I thought, maybe in time, he would forget what had happened, and then I'd notice something - a moment of silence, an accidental word, a flash of sadness in his eyes – and it dawned on me that he too was trying to cope with grief, in his own ways.
Susan read the message in my mobile phone while I was in the shower. Before I had a chance to explain, she flung the phone at me. I ducked in time and the phone landed on the bed with a bounce.
"Let me explain. It was nothing at all…,' I said, going up to her, my arms extended in petition, struggling with the right words.
"Why?" She backed away, hunched, like a trapped animal, a look of unbelief and bewilderment swept across her face. "Why did you? How could…"
"It didn't mean anything, really, I didn't mean to…' I took another step towards her. Susan flung out her hand and hit me hard on my right cheek, scorching the skin. The slap resounded in the bedroom like a loud crack of the whip.
"Fuck you, bastard! Fuck you!"
With a shove of her shoulder, she pushed her way past me, and left the bedroom, slamming the door behind her. Silence dropped like an anchor, weighing everything down.
That day she came home late and went straight to the room without saying a word to me or James. I lied on the sofa, closed my eyes but could not sleep; my head in a constant loop, running monologue after monologue of apologies and regret.
Then I stared at the sliver of light through the slit of opening under the door, watching the dance of shadows as Susan paced restlessly around the room. After a while, the lights went out and the shadows disappeared.
The next day I went to work and in the afternoon, the police called me at my office.
In the dream, I saw Susan when she was much younger, her face aglow with a supple freshness, earnestness. She was smiling and pulling my hands, leading me down a narrow path. She laughed, without a sound, and I drew her to me, kissing her fully. Then she cupped my face in her palms, silently mouthing a few words I couldn't quite make out. Then Susan let go of my hands, and fell backward, as if her body was pulled against her will, into a flowing river, a shimmering surface of lights. I plunged in, and landed on hard unrelenting ground.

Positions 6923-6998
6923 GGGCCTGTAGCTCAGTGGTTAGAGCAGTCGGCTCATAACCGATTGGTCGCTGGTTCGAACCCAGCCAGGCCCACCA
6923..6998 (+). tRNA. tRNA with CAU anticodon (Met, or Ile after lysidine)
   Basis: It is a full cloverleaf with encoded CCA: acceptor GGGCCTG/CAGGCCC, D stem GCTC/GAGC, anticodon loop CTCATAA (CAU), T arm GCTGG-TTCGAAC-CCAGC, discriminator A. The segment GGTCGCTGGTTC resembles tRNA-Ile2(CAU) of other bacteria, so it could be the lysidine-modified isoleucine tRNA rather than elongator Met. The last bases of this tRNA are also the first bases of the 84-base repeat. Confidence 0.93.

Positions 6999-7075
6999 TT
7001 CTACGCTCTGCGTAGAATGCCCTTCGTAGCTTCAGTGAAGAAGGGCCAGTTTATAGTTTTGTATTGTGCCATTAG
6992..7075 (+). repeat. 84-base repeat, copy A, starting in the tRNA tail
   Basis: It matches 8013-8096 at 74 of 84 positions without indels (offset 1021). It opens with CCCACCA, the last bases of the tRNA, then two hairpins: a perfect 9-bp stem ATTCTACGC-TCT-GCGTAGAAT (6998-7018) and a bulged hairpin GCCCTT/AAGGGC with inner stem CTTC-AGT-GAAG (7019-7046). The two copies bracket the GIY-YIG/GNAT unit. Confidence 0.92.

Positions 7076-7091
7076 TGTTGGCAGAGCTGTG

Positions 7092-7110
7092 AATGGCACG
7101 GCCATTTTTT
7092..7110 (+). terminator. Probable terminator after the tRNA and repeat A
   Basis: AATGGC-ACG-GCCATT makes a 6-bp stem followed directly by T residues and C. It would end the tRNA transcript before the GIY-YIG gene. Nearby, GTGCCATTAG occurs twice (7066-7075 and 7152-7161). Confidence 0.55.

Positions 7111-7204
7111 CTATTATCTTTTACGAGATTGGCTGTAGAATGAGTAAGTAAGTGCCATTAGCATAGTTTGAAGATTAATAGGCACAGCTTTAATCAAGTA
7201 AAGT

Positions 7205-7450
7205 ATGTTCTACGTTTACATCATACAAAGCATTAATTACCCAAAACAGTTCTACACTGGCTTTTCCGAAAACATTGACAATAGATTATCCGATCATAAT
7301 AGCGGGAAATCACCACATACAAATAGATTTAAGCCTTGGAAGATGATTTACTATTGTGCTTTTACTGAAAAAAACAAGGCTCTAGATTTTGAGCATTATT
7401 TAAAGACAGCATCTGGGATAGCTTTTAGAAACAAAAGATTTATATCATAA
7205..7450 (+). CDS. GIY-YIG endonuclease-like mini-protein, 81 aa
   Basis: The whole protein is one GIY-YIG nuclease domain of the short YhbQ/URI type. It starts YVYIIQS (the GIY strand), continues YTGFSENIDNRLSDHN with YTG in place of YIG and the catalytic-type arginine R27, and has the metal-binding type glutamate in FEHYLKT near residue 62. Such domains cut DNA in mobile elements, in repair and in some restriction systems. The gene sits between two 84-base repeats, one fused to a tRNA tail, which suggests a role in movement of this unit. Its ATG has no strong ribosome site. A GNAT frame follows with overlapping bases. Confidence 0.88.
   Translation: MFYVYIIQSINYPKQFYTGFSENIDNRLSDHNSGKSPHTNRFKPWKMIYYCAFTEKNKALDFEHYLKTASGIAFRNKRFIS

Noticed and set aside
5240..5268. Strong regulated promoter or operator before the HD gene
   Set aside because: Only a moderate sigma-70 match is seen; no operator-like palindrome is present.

Something touched me on my arm, soft as a breath.
"Papa, papa, are you okay?"
I peeled my eyelids back slowly, one at a time, the light piercing my eyes, like a blind man regaining his sight. The figure standing in front of me flickered like a blurry apparition. James.
I tried to lift my head, punctured with sharp blades of shrapnel. I had to unglue my face from the floor, sticky and caked with tiny bits of food. The stench of alcohol and sour vomit reached my nose. I winced, closing my eyes again.
"What?" The word escaped from my mouth, like a fugitive.
"Are you okay, pa?" James' solicitous voice, reaching me.
"Yes," I said, lying back on the floor, looking up at James, his face looming near mine.
"Why are you lying on the floor?" he asked, and sat down next to me.
"It's cooler here, on the floor." I lied, and finally managed to sit upright. Shafts of dusty light came in through the window, and the bedroom was bathed in a warm, hazy radiance. I narrowed my eyes, and massaged the sides of my head. "Don't you have school later?"
"It's a Saturday, pa, no school today," James said, still keeping his stare on me, studying me like an exhibit. He lifted his hand to stifle a yawn, and the sunlight caught the sharp glint of something he was wearing on his finger. I looked closer. It was a ring, and he was wearing it on this left thumb, loosely. I reached and pulled his left hand to me, and realized what it was.
Susan's wedding ring.
"Where did you get this from?" Still gripping his hand, I glared at James. Stupefied, he tried to retract his hand, but I held it firmly, like a newly-discovered evidence. "Where, where?" a growl issued from my mouth, savage and insistent.
"I found it in the drawer, I found it there," he replied, pointing to the cabinet of drawers near the bed, his fearful face searching mine for clemency. 'I didn't mean…to take it," he began to stammer, his voice turning watery.
I sat staring at him, and knew he was lying, badly. I made him lie to me.
I had put the ring on Susan's finger on the day they put her in the casket. I had kissed her hand, cold as marble, and slipped her stiffened, unyielding fingers between mine, crushing my strength into it.
I released James' hand, and he pulled it back in a recoil, pushing his body away from me at the same time. He didn't move, but sat in a trance, waiting for my next move, shielding the hand wearing the ring with his other hand. The barrage of pain felled like axe-strokes on my head as I struggled to my feet, accidentally kicking the empty beer cans aside.